I like to loosely plot my books by looking at my characters’ major emotional turning points. I ask myself how will these two very different people overcome their internal obstacles in order to fall in love with each other? It’s one thing to be physically attracted to each other, but that’s not enough to hold two people together for a lifetime. The journey to a happily-ever-after must be earned through growth and real character change. They must earn each other’s respect and gain each other’s trust before they can fall in love. When two people find each other and discover home, they will always have a safe haven when life gets tough. That’s what I want my characters to have after I write the final words of my stories. Why? Because I have that in spades. And I’ve needed that safe place to fall countless times.
When I began writing The Maverick’s Red Hot Reunion in 2011, I had a totally different concept in mind. I was planning a four book, small town series set in North Carolina. I had a town mapped out, names, and a series arc. I was happily playing with my words. Personally, my life was rolling along very well. My family had adjusted to our move to Northern Alabama, my husband’s career was flourishing, and my daughter was a happy high school student. And then I got a call from my dearest friend about my sweet surrogate mother: she’d been diagnosed with amyotrophic lateral sclerosis (ALS). ALS affects nerve cells in the brain and the spinal cord, and the prognosis is paralysis and eventually death. Devastated, I had to find a way to deal with the incredible well of sorrow filling my heart.
I turned to the Internet and researched the illness. While there is no cure, many advances have been made in the treatment of this disease. What really struck me was that people who had been diagnosed with this disease wanted something good to come out of their illness. I realized that I could make a difference, too, and cope with my grief the only way I know how: through my writing. First I spoke with my best friend—she’s more like a sister friend—and asked permission to use ALS as part of my story. She said yes. Then I went back to the drawing board, distilled the four stories into one, and began working on a reunion novel based on two people who will do anything to give happiness to their best friend—even if it means faking an engagement.
I had a lot of fun putting Zach and Kennedy into sticky situations where they were forced to prove they had fallen back in love. More so, I had a place to pour my tears and sorrow and grief. I worked on the story for two years, on and off, while entering contests with other manuscripts and getting lots of interest from publishers in my genre. Often I’d park the story to work on another request, but my heart always went back to these two incredible characters.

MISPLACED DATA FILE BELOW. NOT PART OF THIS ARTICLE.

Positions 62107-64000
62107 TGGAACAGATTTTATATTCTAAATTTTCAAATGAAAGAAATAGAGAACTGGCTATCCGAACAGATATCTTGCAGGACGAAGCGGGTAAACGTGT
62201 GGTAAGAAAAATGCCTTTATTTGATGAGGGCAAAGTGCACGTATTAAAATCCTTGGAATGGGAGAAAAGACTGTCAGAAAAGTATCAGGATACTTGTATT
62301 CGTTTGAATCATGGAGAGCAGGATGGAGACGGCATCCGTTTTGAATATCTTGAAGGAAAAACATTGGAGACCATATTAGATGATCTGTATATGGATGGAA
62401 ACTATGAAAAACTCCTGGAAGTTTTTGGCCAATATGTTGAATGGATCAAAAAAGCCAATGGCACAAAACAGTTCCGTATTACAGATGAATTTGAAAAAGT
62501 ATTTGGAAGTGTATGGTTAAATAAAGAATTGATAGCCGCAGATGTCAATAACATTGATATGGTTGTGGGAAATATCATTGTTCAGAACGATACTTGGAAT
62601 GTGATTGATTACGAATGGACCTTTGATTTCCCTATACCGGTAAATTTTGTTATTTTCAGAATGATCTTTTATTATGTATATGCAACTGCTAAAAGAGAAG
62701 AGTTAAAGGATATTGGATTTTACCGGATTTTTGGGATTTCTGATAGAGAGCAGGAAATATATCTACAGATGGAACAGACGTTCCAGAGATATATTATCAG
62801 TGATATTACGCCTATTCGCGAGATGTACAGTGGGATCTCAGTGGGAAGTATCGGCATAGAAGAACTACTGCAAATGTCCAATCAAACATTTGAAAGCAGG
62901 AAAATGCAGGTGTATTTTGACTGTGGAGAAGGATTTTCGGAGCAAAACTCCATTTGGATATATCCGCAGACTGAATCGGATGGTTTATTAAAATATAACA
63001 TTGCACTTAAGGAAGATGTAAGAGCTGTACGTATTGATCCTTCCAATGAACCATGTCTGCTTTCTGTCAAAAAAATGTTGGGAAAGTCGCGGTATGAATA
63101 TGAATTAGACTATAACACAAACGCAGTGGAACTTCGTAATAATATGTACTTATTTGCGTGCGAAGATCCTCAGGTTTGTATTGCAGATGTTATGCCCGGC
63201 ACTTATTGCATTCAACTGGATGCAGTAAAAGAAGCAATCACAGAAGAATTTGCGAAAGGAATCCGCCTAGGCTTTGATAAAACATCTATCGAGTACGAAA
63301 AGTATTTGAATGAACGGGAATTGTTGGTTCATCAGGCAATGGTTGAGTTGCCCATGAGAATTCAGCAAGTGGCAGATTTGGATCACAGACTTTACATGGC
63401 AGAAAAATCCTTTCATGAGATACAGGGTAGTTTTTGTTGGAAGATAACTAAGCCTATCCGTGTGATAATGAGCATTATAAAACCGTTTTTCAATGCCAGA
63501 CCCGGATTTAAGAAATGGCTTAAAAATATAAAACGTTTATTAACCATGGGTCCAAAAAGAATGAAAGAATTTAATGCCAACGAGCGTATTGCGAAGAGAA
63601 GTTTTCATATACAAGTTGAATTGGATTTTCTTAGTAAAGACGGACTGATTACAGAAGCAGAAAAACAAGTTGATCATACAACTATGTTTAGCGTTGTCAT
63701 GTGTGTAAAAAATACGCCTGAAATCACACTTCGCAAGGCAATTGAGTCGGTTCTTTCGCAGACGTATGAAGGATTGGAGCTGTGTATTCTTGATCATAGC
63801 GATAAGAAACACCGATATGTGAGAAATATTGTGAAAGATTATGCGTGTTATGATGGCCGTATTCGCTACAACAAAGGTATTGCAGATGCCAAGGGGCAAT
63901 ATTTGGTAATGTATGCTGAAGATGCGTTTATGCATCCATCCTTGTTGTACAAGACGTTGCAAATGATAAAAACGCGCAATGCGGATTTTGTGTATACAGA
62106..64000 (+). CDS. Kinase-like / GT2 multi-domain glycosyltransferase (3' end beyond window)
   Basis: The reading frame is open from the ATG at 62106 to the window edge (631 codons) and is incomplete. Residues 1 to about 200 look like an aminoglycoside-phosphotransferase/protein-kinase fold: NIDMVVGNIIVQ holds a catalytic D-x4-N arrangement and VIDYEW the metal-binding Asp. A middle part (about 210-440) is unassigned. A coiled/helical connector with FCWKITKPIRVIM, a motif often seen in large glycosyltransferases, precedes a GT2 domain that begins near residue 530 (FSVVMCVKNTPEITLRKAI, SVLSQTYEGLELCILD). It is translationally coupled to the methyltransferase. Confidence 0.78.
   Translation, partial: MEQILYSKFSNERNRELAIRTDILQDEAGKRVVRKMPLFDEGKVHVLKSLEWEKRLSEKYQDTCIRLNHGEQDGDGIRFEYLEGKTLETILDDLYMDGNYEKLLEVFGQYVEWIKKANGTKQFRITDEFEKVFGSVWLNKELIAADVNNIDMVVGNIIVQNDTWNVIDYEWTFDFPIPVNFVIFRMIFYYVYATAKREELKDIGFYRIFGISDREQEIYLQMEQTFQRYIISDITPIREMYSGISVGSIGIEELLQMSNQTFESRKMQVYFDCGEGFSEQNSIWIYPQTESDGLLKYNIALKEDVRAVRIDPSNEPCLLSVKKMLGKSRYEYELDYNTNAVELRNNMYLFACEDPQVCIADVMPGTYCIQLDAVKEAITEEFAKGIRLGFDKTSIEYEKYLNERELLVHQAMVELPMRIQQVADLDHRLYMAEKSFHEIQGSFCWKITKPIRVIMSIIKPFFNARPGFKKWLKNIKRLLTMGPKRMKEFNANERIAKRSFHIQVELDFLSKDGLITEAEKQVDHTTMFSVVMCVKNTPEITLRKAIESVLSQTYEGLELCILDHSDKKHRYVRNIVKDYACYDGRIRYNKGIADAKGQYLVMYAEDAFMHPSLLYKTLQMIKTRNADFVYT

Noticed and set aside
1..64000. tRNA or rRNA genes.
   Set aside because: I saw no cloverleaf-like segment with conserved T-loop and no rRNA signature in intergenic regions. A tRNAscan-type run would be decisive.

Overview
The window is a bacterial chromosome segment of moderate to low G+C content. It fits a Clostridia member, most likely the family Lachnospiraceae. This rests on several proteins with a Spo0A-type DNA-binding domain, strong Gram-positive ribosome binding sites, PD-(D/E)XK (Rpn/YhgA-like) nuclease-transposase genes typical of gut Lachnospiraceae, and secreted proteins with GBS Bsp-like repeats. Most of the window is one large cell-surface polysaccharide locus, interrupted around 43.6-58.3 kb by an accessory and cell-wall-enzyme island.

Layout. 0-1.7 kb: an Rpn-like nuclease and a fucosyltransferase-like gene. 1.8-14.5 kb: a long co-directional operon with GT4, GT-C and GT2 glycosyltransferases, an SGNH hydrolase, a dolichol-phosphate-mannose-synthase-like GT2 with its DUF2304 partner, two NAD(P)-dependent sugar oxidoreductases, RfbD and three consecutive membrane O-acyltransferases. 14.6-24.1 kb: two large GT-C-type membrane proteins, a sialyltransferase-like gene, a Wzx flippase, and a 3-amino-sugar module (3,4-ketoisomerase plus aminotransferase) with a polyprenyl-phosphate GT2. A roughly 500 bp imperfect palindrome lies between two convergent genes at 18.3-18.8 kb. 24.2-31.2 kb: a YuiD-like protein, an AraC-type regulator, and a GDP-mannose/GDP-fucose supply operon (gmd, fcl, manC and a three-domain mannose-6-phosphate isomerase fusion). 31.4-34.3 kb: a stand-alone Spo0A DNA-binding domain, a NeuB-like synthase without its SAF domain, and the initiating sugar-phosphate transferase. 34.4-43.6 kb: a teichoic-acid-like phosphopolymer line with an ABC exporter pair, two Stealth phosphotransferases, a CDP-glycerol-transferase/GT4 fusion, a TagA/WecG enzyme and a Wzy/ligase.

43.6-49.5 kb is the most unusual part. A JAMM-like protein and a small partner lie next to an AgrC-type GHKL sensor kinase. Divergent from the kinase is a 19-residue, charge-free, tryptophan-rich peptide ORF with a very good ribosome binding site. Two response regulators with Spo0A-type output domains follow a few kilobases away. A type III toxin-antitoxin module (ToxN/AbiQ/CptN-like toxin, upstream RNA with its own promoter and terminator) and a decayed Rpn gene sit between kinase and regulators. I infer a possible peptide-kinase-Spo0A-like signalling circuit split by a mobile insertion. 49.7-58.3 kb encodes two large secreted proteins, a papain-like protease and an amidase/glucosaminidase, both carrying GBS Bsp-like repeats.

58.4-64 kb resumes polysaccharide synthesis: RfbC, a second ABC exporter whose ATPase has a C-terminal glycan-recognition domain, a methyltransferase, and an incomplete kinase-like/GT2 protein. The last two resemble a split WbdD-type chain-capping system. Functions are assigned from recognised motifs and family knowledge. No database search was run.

The Maverick’s Red Hot Reunion was never tested by the writing contest gauntlet of judges. Only one other person besides my critique partner had read the first three chapters. I wasn’t even sure where the story belonged, but then I did an interview with Alethea Spiridon Hopson for a writing contest I was coordinating. When I read her replies to my questions, I felt compelled to query her with The Maverick’s Red Hot Reunion. She liked it, and on May 30, 2013 she emailed me to tell me The Maverick’s Red Hot Reunion had been approved. This story of my heart, the one that I had written out of a desperate need to heal my grief, would be published in June 2013.
Frankly, I trembled when I read the email. Not only had I realized a lifelong dream, now I had a way of reaching out to people and making something good come out of something bad. I can’t change what happened to my surrogate mother—truly the kindest and most loving woman I’ve known throughout my life—but I can contribute a portion of my royalties to my local ALS Association and raise awareness about this disease.
If you want to make a difference in your corner of the world, check out www.als.org for details about where you can help.
The Maverick’s Red Hot Reunion Excerpt
Beside her, Zach inhaled a sharp breath. She could feel his grief as if it were palpable. Her own sadness threatened to burst through her internal blockade. Kennedy reached under the table and took Zach’s hand, squeezing it. They glanced at each other and something beyond their attraction and their grievances about the past connected them.
Whatever happened between them during the resort’s renovation, she and Zach had one thing in common. Their love for Michael. As long as Michael was happy, they would do whatever was necessary to get along.
As they ended their Skype call, she recognized the longing for connection in Zach’s good-byes to the entire Sullivan family. And Kennedy promised herself that she’d do anything to keep their relationship strictly friendly despite her heart and body desperately craving so much more.